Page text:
The Cleveland Consent Decree: Tracking Progress; Day of The Dead Tradition; Dedication of Turkish Cultural Garden; Turkish Republic Day Celebration
On Friday, October 28th, we attended a City Club luncheon wherein the topic was "The Cleveland Consent Decree: Tracking Progress." The speaker was Mr. Matthew Barge who, as the program notes indicated, "is the federal court-appointed monitor overseeing a federal consent decree in Cleveland, leading a national team of experts and local community members." He is also a Partner and Executive Director of the Police Assessment Resource Center's New York City office.
For background, we visited the website, clevelandpolicemonitor.net and learned that "the Cleveland Police Monitoring Team is charged with overseeing implementation of the Consent Decree and helping the Court and City of Cleveland gauge whether the Decree's requirements are taking hold in practice-in the real world and across Cleveland's communities." It was also written that "the Monitoring Team as many roles-including arbiter, advisor, and facilitator."
Mr. Barge was introduced by Cleveland City Councilperson Matt Zone (Ward 15) who reviewed the circumstances that lead the Cleveland Consent Decree to be enacted in 2015 and Mr. Barge's impressive resume that we believe showed that he was well-qualified for the tasks assigned to him.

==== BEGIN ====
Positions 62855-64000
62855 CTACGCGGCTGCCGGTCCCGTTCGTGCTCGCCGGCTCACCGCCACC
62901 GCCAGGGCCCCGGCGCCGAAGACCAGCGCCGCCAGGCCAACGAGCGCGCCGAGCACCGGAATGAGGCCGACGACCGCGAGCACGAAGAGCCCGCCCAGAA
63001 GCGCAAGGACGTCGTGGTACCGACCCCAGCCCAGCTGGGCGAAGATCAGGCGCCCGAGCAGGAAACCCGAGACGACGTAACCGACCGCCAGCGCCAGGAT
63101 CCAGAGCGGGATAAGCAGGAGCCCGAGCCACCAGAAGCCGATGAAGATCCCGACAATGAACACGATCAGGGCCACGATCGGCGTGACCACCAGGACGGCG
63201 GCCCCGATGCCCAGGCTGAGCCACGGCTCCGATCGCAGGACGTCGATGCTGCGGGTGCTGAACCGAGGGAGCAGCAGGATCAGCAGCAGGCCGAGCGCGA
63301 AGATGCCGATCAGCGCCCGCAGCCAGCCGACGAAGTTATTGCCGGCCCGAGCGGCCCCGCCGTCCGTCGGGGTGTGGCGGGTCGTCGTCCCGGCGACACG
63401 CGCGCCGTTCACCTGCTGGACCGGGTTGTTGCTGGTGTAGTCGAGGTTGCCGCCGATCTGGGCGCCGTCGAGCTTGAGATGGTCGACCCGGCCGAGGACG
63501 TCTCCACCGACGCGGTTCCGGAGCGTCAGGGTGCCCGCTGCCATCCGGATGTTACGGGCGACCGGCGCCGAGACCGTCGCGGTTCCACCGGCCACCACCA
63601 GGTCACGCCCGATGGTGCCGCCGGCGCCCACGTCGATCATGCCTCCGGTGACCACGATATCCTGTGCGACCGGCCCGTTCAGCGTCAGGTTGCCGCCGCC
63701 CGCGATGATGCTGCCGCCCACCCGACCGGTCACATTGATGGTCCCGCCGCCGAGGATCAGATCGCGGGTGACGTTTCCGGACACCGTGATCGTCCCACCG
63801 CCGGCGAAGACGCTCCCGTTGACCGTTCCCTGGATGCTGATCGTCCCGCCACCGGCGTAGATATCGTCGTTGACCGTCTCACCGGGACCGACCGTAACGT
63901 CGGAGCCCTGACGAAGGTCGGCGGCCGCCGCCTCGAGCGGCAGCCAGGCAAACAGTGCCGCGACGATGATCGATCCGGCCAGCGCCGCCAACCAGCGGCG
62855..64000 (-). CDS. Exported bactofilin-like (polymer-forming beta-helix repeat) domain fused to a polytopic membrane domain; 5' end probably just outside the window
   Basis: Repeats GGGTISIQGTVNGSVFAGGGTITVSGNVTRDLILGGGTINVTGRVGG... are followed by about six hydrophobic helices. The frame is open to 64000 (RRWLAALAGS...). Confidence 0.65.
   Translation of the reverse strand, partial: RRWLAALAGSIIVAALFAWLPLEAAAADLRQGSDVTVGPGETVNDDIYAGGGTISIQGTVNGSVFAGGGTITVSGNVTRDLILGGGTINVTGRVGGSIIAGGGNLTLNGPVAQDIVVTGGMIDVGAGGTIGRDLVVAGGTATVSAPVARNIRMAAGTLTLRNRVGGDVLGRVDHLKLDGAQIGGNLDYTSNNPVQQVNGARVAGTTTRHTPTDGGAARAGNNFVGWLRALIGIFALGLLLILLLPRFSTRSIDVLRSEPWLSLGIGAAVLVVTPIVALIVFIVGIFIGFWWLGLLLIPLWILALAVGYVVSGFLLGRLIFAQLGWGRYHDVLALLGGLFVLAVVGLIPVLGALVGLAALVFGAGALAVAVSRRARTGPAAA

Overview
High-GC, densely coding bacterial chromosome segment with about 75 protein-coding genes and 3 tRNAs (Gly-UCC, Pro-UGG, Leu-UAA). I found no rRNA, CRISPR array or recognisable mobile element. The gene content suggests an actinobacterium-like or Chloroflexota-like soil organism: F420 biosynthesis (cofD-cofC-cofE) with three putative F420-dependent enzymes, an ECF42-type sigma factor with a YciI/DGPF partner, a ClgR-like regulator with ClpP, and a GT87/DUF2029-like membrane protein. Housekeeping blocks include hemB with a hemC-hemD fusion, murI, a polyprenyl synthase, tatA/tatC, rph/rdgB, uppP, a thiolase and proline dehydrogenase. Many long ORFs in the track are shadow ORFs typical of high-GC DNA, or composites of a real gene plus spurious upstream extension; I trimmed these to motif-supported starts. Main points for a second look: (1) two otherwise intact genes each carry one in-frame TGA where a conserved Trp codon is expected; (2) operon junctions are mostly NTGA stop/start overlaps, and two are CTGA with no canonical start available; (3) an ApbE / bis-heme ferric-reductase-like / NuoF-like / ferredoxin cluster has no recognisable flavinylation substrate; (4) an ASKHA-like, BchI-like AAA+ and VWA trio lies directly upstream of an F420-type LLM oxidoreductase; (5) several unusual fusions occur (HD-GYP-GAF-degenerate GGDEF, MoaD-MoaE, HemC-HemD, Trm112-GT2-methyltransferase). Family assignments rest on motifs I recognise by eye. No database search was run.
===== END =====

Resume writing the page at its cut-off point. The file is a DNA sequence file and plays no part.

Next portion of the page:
During his presentation, Mr. Barge said that the key to successful reforms was not to try to do everything all at once but to work slowly and efficiently towards the overall goal which is to establish effective policing that is consitutionally sound and safe for police officers. He readily acknowledged that there is an incredible amount of work to do and it is "urgent" that it be done but real change will not take place until one can get to the roots of the problem.
He went on to review developments in the areas of use of force, crisis intervention, and accountability and civilian oversight. Subjects that need and will be addressed soon include ways to improve the interaction between the police and the public. Mr. Barge said that he wants to establish channels to ensure that the independent voices of individuals as well as police officers (also as individuals) will be heard.
He expressed confidence that the Cleveland Police Department will ultimately be seen as a model of policing throughout the nation. He concluded by challenging all of us at this gathering to become involved in the reform process as much as possible.
During the Q and A, we asked about efforts to address language barriers that are often common amongst those who have recently immigrated to the United States. He said that a lot of feedback on this issue has been received and steps are being taken to train the police officers to recognize that a person may not be responding to instructions because he/she might not understand them. He assured us that this subject will be addressed in more detail as implementation of the consent decree moves forward.
As we ate our lunch, we shared a table with Mr. Gordon Friedman who is an old friend of Ms. Margaret W. Wong and Mr. Bernie and Ms. Jill Moreno who we had seen the previous evening at the Celebration of Diversity at the Citizens Academy, Mahatma Gandhi Campus.